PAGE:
|Loeber William C|
|J - L - L|
William C Loeber
This is probably the William C Loeber, born in 1892, who was a private in the British army in the First World War.
In peacetime, he Loeber an important leader of rank and file railway workers, and a member of the National Union of Railwaymen (NUR). A carriage cleaner from Hornsey, he joined the NUR’s predecessor, the Amalgamated Society of Railway Servants, in 1912 and by 1924 was Chairman of the important Wood Green & Hornsey branch of the NUR. He was a member of the London District Council (Carriage & Wagon Grades), a delegate to NUR Conference and an NUR delegate to the annual TUCs in 1926, 1927 and 1928. [Main source: Communism & British Trade unions 1924-1933 by Roderick Martin
From 1927-9, he was a member of the Communist Party’s central committee, for Loeber was heavily involved in a burgeoning rank-and-file movement amongst rail workers. In January 1929 a Rail Minority Movement (Communist Party) was established at a conference with branches from Perth, Glasgow, Liverpool, Manchester, Derby, Keighley, Birmingham, London and Exeter represented. Soon prominent members of the RMM were elected into senior branch roles in Birmingham, Nottingham, Derby and Leytonstone. The RMM also had an important group as Stratford, London's largest rail cleaning and repair depot. RMM produced newsletters included `The Signal’ (Manchester), `Hornsey Star’, `The LMS Rebel’ and `Kings Cross Star’.
Bill Loeber’s branch of the National Union of Railwaymen met at Stirling House, Wood Green (now Wood Green Social Club, 3 Stuart Crescent), which had begun life as a Labour Club. A report of his speech to one branch meeting of the NUR where he was Chair, had him - on the arrival of the Daily Worker in January 1930 – relating the “wonderful sacrifices made by the members of the Communist Party to assist in the Daily Worker of successful publication, how they had been levied one day’s pay, stood on street corners assisting in its sales and doing everything in their power to lay the foundations of the paper. Each member he said and did so with cheerful enthusiasm knowing this sacrifice would not be in vain." [Daily Worker 8th January 1930]
Loeber was a close friend of Harry Pollitt but he refused to be drawn into full time party work by him. Although sceptical of Class against Class" Loeber remained in the Party and threw himself even further into the Minority Movement, seeing it “as the only way to prevent a decline in working class conditions, and the Communist Party as the only way to bring Socialism nearer”. [The Railway Vigilant September 1932]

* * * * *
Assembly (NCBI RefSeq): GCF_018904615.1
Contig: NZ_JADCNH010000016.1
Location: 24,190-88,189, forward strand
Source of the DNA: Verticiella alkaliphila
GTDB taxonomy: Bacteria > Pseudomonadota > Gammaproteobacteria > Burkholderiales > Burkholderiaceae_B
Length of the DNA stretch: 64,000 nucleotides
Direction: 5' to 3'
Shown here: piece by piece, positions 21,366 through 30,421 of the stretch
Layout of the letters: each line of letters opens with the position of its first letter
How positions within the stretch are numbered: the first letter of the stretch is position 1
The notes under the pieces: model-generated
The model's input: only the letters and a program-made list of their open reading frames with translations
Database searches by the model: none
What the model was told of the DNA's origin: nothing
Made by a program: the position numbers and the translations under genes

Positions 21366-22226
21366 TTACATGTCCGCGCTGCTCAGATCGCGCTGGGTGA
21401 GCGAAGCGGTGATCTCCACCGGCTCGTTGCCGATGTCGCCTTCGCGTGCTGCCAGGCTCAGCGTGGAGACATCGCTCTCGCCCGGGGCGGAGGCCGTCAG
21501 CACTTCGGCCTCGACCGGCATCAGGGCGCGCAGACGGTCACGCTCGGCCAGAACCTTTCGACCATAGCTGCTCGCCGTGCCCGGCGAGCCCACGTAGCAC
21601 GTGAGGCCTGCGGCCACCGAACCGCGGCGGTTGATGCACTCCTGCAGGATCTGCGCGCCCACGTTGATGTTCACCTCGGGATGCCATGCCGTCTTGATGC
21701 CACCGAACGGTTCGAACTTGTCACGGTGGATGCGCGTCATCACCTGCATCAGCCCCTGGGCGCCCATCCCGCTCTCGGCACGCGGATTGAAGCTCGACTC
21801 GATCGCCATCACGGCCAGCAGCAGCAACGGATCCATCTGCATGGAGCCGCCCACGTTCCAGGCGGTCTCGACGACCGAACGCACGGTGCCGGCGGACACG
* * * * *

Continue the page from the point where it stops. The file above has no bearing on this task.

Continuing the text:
The Rail Minority Movement merged with the Railway Vigilance Movement, named after the Vigilance Committees established during the First World WarWW1. At the first conference of the Railwaymen's Vigilance Committee held on 3rd December 1932 there were 35 NUR branches, 31 ASLEF and 18 Depot committees represented. The objective of the Vigilance movement was to be "organised in the local depots and branches and embracing all workers irrespective of grade or union division.....(which)..... can be a most powerful means of defeating the wage cuts demands of the companies
Its newspaper "The Railway Vigilant" appeared in November in November 1932 with a circulation of around 12,000 at its peak this was an important platform for Loeber. In 1933 he ran for General Secretary of the NUR against J Marchbanks, some of his defeat being attributed to his "low status"; for the employment grade of the candidate was then included on the ballot papers of the NUR. Even so, he was later elected to the NUR Executive 1938-1940. It was at the end of this period, in 1940, that he finally left the Communist Party over a non-industrial issue.
W C Loeber retired from working on the railways in 1956 aged sixty-five and died in 1965.